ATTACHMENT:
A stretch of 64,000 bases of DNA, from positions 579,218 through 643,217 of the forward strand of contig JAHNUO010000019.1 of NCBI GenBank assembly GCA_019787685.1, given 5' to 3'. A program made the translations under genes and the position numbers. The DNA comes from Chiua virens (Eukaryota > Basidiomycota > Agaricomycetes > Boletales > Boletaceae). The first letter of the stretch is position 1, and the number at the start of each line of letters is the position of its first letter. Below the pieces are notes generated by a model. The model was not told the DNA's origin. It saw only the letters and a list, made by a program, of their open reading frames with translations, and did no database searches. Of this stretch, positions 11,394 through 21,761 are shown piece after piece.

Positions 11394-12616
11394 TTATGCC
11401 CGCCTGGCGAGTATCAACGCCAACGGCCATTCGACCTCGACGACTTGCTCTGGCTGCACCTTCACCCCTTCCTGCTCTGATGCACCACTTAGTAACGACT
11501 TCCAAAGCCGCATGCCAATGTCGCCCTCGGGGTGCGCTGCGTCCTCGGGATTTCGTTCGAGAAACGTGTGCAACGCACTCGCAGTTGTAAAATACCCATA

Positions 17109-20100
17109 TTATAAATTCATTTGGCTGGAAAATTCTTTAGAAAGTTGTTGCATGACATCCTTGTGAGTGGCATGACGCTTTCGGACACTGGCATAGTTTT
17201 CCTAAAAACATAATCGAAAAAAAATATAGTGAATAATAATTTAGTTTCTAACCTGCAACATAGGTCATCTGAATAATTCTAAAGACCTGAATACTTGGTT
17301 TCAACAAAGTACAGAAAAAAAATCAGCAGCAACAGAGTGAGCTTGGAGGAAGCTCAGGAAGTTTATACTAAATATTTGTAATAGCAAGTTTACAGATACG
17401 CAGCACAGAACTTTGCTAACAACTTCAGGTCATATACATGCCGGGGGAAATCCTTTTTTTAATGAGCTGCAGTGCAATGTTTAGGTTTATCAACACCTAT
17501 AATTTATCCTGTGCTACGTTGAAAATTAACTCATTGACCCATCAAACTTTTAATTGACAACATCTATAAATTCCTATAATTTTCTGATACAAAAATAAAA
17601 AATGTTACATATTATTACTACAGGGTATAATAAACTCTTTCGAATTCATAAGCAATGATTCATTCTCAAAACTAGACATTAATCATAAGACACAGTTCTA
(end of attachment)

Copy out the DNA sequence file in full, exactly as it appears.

A stretch of 64,000 bases of DNA, from positions 579,218 through 643,217 of the forward strand of contig JAHNUO010000019.1 of NCBI GenBank assembly GCA_019787685.1, given 5' to 3'. A program made the translations under genes and the position numbers. The DNA comes from Chiua virens (Eukaryota > Basidiomycota > Agaricomycetes > Boletales > Boletaceae). The first letter of the stretch is position 1, and the number at the start of each line of letters is the position of its first letter. Below the pieces are notes generated by a model. The model was not told the DNA's origin. It saw only the letters and a list, made by a program, of their open reading frames with translations, and did no database searches. Of this stretch, positions 11,394 through 21,761 are shown piece after piece.

Positions 11394-12616
11394 TTATGCC
11401 CGCCTGGCGAGTATCAACGCCAACGGCCATTCGACCTCGACGACTTGCTCTGGCTGCACCTTCACCCCTTCCTGCTCTGATGCACCACTTAGTAACGACT
11501 TCCAAAGCCGCATGCCAATGTCGCCCTCGGGGTGCGCTGCGTCCTCGGGATTTCGTTCGAGAAACGTGTGCAACGCACTCGCAGTTGTAAAATACCCATA

Positions 17109-20100
17109 TTATAAATTCATTTGGCTGGAAAATTCTTTAGAAAGTTGTTGCATGACATCCTTGTGAGTGGCATGACGCTTTCGGACACTGGCATAGTTTT
17201 CCTAAAAACATAATCGAAAAAAAATATAGTGAATAATAATTTAGTTTCTAACCTGCAACATAGGTCATCTGAATAATTCTAAAGACCTGAATACTTGGTT
17301 TCAACAAAGTACAGAAAAAAAATCAGCAGCAACAGAGTGAGCTTGGAGGAAGCTCAGGAAGTTTATACTAAATATTTGTAATAGCAAGTTTACAGATACG
17401 CAGCACAGAACTTTGCTAACAACTTCAGGTCATATACATGCCGGGGGAAATCCTTTTTTTAATGAGCTGCAGTGCAATGTTTAGGTTTATCAACACCTAT
17501 AATTTATCCTGTGCTACGTTGAAAATTAACTCATTGACCCATCAAACTTTTAATTGACAACATCTATAAATTCCTATAATTTTCTGATACAAAAATAAAA
17601 AATGTTACATATTATTACTACAGGGTATAATAAACTCTTTCGAATTCATAAGCAATGATTCATTCTCAAAACTAGACATTAATCATAAGACACAGTTCTA